Margaret Siu

Meat Factory

China, 2004:
115.88 boys crafted
for every 100 accidental girls


In the meat factory
you want sons to wear your name
and their sons to wear your name.
You think less about the machines,
Daughters. Faceless, nameless, seen but never heard.
You’ve pressed their hips and shipped them
back into the delivery room.  

For each sack of fresh bone and blood,
you check its gender and,
phew-its-a-boy, carefully stamp your name on,
barcode and all. You take care
to shun her and leave her in
garbage disposals and road-sides. Turning profit,
her small body fills inventories for orphanages,
she will never carry your name. Children,
wrapped by the long fingers of marionette strings
lace between your teeth. You wait
for new machinery finding BREAKING
NEWS: fewer of those child-rearing hips.  

Listen, the growing silence of factories around you.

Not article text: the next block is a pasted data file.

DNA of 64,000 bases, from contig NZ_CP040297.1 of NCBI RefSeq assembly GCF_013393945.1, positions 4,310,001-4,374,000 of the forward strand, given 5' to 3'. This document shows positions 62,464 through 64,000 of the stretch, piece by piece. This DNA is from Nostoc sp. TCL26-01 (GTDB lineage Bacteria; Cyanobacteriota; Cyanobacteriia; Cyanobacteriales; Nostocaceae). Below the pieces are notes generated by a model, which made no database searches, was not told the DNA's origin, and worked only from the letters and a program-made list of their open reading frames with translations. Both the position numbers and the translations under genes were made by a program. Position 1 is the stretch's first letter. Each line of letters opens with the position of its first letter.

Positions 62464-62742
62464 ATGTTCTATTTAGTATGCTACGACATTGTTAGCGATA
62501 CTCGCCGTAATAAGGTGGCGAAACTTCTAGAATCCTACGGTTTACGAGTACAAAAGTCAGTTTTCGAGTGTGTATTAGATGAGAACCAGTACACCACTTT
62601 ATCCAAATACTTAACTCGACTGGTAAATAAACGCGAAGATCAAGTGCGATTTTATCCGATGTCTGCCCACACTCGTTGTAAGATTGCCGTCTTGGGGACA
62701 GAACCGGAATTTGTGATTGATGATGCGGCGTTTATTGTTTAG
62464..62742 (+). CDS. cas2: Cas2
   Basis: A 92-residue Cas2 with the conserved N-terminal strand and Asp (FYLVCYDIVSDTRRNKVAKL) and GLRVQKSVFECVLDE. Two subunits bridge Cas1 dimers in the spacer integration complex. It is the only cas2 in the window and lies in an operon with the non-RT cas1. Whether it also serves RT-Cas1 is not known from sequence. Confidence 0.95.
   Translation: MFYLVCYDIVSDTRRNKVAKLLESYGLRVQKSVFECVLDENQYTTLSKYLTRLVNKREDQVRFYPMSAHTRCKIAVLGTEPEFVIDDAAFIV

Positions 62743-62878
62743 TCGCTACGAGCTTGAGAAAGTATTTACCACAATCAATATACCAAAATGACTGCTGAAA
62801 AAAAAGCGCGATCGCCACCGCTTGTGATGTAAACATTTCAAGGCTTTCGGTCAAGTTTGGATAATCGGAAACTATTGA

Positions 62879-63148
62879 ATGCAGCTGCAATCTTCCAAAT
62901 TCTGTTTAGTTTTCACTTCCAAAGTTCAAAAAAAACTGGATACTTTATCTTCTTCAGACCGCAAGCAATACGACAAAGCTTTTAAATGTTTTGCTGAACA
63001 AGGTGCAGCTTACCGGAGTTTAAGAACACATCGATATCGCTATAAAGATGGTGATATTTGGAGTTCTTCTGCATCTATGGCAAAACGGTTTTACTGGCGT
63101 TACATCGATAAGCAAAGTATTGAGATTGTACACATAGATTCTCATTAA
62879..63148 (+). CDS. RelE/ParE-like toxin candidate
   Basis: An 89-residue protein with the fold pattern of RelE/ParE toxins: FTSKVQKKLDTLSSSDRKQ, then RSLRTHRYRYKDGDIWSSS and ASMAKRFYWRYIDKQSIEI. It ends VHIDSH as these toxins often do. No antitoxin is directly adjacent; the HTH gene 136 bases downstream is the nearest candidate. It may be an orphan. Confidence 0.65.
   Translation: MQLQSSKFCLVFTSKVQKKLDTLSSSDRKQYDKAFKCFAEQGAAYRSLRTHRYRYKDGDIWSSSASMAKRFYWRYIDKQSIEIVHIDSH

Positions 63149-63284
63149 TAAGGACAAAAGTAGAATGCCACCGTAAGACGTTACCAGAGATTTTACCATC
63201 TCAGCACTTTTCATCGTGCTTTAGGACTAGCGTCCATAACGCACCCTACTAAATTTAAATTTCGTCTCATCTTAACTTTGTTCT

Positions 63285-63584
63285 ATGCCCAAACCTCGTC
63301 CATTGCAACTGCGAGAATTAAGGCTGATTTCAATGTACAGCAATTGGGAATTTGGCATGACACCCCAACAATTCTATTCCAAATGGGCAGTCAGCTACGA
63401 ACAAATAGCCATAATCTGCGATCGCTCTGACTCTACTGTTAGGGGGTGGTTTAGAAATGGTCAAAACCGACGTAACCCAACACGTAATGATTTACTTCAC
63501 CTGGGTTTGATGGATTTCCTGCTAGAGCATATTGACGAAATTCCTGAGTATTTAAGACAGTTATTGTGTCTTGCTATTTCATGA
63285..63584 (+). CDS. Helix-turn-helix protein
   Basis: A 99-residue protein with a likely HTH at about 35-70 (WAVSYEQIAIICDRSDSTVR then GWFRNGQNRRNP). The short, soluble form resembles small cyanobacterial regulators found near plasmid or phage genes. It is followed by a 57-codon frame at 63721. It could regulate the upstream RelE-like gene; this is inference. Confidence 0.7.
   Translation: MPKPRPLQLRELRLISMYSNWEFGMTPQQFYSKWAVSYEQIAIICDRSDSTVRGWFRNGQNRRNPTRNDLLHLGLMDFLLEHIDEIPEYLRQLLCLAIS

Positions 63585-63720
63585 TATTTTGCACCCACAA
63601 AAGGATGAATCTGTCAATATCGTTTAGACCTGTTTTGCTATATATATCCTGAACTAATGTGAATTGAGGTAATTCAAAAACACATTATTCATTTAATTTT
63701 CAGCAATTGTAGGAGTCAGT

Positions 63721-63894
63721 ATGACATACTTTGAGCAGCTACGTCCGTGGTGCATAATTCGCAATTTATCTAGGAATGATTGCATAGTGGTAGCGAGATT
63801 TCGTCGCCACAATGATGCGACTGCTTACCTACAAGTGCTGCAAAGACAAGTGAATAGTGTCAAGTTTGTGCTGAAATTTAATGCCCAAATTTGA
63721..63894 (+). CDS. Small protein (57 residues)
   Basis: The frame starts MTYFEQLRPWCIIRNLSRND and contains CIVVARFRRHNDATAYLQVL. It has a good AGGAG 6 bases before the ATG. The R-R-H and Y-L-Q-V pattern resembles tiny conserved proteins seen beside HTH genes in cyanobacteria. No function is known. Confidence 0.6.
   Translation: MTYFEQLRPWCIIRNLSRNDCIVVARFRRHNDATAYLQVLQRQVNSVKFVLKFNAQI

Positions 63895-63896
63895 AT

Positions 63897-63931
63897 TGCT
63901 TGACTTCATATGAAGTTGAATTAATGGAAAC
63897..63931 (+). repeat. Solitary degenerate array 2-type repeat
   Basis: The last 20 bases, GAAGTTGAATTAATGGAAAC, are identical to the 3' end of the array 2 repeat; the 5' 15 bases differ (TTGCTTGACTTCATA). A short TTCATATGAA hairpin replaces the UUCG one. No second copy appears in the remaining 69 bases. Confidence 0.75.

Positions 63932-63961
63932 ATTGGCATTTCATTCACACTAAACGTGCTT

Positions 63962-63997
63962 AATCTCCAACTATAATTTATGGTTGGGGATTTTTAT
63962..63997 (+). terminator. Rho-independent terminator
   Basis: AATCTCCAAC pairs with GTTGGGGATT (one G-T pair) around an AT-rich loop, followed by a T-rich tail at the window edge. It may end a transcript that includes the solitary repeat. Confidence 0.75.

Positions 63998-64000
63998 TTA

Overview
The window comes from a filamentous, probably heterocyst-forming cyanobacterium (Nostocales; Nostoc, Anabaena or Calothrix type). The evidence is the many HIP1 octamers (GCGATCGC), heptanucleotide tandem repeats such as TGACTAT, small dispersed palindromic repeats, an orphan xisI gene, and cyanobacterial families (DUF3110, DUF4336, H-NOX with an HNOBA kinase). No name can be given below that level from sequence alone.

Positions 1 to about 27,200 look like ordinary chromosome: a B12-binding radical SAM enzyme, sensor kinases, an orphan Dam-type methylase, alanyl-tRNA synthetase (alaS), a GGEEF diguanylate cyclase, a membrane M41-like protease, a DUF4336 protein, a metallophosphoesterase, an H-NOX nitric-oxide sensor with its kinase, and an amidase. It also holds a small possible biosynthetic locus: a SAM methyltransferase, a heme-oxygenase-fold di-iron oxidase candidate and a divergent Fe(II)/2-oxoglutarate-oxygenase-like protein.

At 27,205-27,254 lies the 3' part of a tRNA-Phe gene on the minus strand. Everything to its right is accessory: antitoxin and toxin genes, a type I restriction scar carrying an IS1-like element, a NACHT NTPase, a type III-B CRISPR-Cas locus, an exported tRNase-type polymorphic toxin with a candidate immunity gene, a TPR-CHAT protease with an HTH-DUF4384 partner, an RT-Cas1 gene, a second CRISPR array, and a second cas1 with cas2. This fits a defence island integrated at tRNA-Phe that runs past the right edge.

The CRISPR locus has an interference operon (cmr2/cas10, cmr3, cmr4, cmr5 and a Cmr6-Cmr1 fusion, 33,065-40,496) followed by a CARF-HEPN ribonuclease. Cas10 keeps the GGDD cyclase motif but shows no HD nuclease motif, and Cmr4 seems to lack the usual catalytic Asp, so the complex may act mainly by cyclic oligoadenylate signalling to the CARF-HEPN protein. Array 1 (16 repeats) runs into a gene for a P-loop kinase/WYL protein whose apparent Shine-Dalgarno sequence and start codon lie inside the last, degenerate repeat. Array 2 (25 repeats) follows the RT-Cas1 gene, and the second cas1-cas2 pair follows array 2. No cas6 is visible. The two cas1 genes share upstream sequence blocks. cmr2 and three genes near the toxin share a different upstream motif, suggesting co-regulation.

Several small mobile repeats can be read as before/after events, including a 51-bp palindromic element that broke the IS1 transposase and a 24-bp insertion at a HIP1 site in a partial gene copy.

Watch the leftover girls become leftover women
and plead for them to be your brides, new bodies oiling new factories.
Watch the leftover women become iron women,
they wear a new armor you gave them
every time you killed their sisters.
When you tossed their carcasses aside,
new goddesses hatch from the rubble.
Every time the old meat machine cranks
you cut your own strings.

Margaret Siu is majoring in Plan II Honors Program at the University of Texas, has a certificate in Mandarin Chinese from the National Taiwan Normal University (國立臺灣師範大學) and a business certificate from Harvard Business School’s HBX program. Siu is the founder and Editor in Chief for international, multimedia publication Apricity Magazine; in addition, she is the recipient of the James F. Parker Poetry Prize. Siu is an avid fan of Naomi Shihab Nye, Mong-Lan, and Lin Manuel Miranda--those who endeavor to narrate their cultures through verse.